U.S. Senate candidate blasts Republican "War on the Poor"
October 22, 2005
Jean Hay Bright, Democratic candidate for U.S. Senate in Maine in 2006, continued to lambaste the Republican "War on the Poor" this past week, citing the federal minimum wage and the LIHEAP home heating assistance situation as examples.
In appearances at Democratic county committee meetings across Maine, Hay Bright criticized the failure of the Republican-controlled Senate to pass an increase in the federal minimum wage, which has been $5.15 per hour since 1997.
"Maine's two Republican Senators this past week both voted against a bill that would have simply raised the minimum wage to $6.25 per hour over an 18-month period. In the very next recorded vote, both Maine Senators then voted in favor of a Republican bill that would have seen the same size increase in the minimum wage, but was coupled with business tax breaks and exemptions." That Republican bill, Hay Bright noted, failed to pass.
"If Republicans wanted to raise the minimum wage, they could have," Hay Bright said. Their companion bill, offered as an alternative to the simple wage increase, was simply a distraction that allowed some Senators to claim they voted to increase the minimum wage, she said.
"In this case, both Olympia Snowe and Susan Collins voted against an increase in the minimum wage before they voted in favor of it," Hay Bright said. "And the bottom line," the writer and Dixmont organic farmer said, "is that the federal minimum wage remains at a paltry $5.15 an hour.
Hay Bright noted that the state of Maine's minimum wage rose to $6.50 per hour on October 1, so the increase at the federal level to $6.25 per hour would not have adversely impacted Maine small businesses. "Maine's two Senators have no excuse for voting against the simple increase in the federal minimum wage," Hay Bright said.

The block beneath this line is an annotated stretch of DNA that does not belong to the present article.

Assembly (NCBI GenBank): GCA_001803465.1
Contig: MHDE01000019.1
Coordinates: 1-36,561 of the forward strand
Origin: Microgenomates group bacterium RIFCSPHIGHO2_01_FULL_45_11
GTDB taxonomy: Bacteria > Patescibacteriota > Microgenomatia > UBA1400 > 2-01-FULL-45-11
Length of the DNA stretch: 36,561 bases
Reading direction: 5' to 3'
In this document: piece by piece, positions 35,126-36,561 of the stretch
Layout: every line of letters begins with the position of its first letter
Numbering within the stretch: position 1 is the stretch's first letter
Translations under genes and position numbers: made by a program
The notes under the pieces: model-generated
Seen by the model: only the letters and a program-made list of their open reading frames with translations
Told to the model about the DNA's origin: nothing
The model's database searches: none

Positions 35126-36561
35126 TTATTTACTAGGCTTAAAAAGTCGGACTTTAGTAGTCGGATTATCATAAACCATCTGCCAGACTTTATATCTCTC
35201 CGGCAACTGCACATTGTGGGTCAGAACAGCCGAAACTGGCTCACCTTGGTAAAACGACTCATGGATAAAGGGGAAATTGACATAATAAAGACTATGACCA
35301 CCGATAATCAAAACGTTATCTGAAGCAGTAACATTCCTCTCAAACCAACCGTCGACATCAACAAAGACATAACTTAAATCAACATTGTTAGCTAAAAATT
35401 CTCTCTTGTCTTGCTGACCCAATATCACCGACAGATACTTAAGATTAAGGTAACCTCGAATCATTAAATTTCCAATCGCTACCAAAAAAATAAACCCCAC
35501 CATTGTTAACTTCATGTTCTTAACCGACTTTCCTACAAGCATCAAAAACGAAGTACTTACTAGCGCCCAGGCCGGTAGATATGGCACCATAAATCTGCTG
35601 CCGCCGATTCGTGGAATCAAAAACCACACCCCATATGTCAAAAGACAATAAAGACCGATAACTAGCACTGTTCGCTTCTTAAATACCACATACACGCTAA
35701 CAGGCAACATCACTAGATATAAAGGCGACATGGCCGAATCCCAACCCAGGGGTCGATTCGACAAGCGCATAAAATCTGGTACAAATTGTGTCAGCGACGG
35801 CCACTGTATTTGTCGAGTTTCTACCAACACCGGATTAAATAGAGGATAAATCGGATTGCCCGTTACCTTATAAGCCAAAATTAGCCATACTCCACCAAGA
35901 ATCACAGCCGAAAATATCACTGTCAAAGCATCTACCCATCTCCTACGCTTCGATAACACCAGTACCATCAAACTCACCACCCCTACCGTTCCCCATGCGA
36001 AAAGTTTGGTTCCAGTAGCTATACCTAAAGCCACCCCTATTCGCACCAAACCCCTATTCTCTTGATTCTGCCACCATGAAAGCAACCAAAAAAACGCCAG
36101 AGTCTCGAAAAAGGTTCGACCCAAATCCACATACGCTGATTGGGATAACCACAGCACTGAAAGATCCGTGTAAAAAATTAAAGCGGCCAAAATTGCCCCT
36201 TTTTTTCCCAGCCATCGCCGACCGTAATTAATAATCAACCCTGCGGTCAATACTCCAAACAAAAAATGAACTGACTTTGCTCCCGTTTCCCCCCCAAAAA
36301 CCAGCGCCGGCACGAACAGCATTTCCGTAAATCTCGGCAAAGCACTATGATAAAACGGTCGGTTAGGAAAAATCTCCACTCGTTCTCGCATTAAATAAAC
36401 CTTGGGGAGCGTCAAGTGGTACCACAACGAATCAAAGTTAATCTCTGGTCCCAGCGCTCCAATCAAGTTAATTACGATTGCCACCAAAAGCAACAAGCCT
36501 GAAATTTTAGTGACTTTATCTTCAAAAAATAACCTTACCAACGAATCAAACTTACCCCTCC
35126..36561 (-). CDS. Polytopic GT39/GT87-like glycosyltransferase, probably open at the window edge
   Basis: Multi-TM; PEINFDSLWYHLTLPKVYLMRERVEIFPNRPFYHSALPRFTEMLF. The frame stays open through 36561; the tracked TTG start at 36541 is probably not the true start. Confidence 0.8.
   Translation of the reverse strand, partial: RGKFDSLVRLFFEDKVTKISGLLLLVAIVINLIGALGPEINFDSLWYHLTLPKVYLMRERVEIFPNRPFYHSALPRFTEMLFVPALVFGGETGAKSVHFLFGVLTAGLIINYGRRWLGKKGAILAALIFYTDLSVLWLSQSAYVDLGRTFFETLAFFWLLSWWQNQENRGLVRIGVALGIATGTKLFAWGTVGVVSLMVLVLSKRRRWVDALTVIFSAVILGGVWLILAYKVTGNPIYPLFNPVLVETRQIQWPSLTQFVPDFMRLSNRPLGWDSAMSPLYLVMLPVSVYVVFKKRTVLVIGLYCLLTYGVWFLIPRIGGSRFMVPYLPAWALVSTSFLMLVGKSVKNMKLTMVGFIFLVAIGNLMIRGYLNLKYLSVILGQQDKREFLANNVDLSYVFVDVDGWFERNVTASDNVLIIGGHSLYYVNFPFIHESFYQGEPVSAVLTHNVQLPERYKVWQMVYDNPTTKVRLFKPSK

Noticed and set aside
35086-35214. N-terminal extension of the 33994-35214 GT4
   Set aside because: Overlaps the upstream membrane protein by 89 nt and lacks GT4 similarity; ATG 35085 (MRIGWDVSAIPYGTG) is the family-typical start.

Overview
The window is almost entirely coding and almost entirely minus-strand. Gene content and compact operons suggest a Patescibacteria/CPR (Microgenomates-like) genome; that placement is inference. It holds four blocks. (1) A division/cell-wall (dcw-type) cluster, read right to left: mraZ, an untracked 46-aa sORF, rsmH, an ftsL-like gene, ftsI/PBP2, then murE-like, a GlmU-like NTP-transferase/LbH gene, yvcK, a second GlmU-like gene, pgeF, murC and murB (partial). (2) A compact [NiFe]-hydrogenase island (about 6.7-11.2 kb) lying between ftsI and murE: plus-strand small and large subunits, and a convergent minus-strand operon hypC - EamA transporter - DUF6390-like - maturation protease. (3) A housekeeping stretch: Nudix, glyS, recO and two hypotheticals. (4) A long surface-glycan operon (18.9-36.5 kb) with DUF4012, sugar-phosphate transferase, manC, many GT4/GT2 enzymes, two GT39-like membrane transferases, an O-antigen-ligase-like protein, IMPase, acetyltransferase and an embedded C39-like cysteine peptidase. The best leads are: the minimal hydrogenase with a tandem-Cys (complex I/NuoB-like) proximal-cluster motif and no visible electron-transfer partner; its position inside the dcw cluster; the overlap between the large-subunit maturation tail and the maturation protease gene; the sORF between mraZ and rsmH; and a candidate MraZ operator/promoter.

The Democratic candidate for U.S. Senate also noted that the newly-released analysis by the Maine Center for Economic Policy (MECEP) showed that the living wage for a single adult in the state of Maine is about $9.23 per hour, with variations across the state ranging from $8.56 per hour in northern and Downeast counties, to $10.41 in the southern part of Maine.
"So even Maine's $6.50 per hour minimum wage is $2 to $4 an hour shy of what a single adult needs to be self-supporting," she noted.
Hay Bright also criticized the Republican-controlled Congress for cutting home heating assistance money that Maine's low income residents desperately need to keep warm this winter. The problem, Hay Bright said, is the draconian attempts by Republicans to pay for war and hurricane-related costs by slashing programs designed to help the least fortunate among us.
Both of Maine's Republican Senators voted in favor of a temporary spending bill to keep the government operating beyond Sept. 30, until the regular appropriations bills could be addressed later next month. That temporary bill actually cut the amount of funding for Maine's LIHEAP program by 75 percent, according to reports at the time, Hay Bright said. Since then Collins and Snowe contend they have been scrambling to get those funds restored, and even increased if possible, in recognition of the steep increase in the cost of home heating oil.
"But they are facing the blatant Republican War on the Poor," Hay Bright said. "The only way we are going to stop the Republicans is to vote them out of office in 2006. And in the state of Maine, the only Republican member we have in Congress who is up for reelection in 2006 is Olympia Snowe."
Hay Bright's schedule this week took her to Democratic County Committee meetings in Bath (Sagadahoc County), East Wilton (Franklin County) and Alfred (York County).